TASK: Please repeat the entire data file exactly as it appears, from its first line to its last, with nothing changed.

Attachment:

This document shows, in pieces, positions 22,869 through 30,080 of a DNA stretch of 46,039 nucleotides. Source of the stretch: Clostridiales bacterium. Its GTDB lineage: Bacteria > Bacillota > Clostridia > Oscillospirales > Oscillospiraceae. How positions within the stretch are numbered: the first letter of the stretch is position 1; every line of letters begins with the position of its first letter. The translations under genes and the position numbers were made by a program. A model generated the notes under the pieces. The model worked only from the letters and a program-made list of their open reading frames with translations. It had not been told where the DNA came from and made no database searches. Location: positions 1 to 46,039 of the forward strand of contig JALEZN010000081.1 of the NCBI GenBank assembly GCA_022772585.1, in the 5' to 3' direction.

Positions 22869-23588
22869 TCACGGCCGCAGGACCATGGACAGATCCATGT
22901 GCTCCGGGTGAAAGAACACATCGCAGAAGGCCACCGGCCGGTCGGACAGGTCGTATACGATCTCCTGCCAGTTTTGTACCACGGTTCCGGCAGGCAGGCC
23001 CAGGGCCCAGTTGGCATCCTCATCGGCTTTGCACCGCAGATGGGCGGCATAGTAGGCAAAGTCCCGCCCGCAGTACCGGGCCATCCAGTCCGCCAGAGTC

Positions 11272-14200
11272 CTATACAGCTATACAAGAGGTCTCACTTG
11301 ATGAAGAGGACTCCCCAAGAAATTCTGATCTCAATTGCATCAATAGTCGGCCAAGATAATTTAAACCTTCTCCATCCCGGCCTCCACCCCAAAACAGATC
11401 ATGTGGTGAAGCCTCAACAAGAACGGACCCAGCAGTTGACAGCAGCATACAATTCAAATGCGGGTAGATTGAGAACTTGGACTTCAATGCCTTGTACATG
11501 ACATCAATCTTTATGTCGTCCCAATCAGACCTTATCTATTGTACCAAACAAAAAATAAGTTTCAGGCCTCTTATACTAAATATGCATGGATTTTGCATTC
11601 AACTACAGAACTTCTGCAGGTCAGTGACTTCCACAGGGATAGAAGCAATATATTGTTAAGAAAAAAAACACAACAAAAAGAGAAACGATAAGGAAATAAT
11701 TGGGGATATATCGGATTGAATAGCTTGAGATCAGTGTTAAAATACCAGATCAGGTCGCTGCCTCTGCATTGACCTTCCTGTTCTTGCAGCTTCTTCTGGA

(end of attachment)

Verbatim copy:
This document shows, in pieces, positions 22,869 through 30,080 of a DNA stretch of 46,039 nucleotides. Source of the stretch: Clostridiales bacterium. Its GTDB lineage: Bacteria > Bacillota > Clostridia > Oscillospirales > Oscillospiraceae. How positions within the stretch are numbered: the first letter of the stretch is position 1; every line of letters begins with the position of its first letter. The translations under genes and the position numbers were made by a program. A model generated the notes under the pieces. The model worked only from the letters and a program-made list of their open reading frames with translations. It had not been told where the DNA came from and made no database searches. Location: positions 1 to 46,039 of the forward strand of contig JALEZN010000081.1 of the NCBI GenBank assembly GCA_022772585.1, in the 5' to 3' direction.

Positions 22869-23588
22869 TCACGGCCGCAGGACCATGGACAGATCCATGT
22901 GCTCCGGGTGAAAGAACACATCGCAGAAGGCCACCGGCCGGTCGGACAGGTCGTATACGATCTCCTGCCAGTTTTGTACCACGGTTCCGGCAGGCAGGCC
23001 CAGGGCCCAGTTGGCATCCTCATCGGCTTTGCACCGCAGATGGGCGGCATAGTAGGCAAAGTCCCGCCCGCAGTACCGGGCCATCCAGTCCGCCAGAGTC

Positions 11272-14200
11272 CTATACAGCTATACAAGAGGTCTCACTTG
11301 ATGAAGAGGACTCCCCAAGAAATTCTGATCTCAATTGCATCAATAGTCGGCCAAGATAATTTAAACCTTCTCCATCCCGGCCTCCACCCCAAAACAGATC
11401 ATGTGGTGAAGCCTCAACAAGAACGGACCCAGCAGTTGACAGCAGCATACAATTCAAATGCGGGTAGATTGAGAACTTGGACTTCAATGCCTTGTACATG
11501 ACATCAATCTTTATGTCGTCCCAATCAGACCTTATCTATTGTACCAAACAAAAAATAAGTTTCAGGCCTCTTATACTAAATATGCATGGATTTTGCATTC
11601 AACTACAGAACTTCTGCAGGTCAGTGACTTCCACAGGGATAGAAGCAATATATTGTTAAGAAAAAAAACACAACAAAAAGAGAAACGATAAGGAAATAAT
11701 TGGGGATATATCGGATTGAATAGCTTGAGATCAGTGTTAAAATACCAGATCAGGTCGCTGCCTCTGCATTGACCTTCCTGTTCTTGCAGCTTCTTCTGGA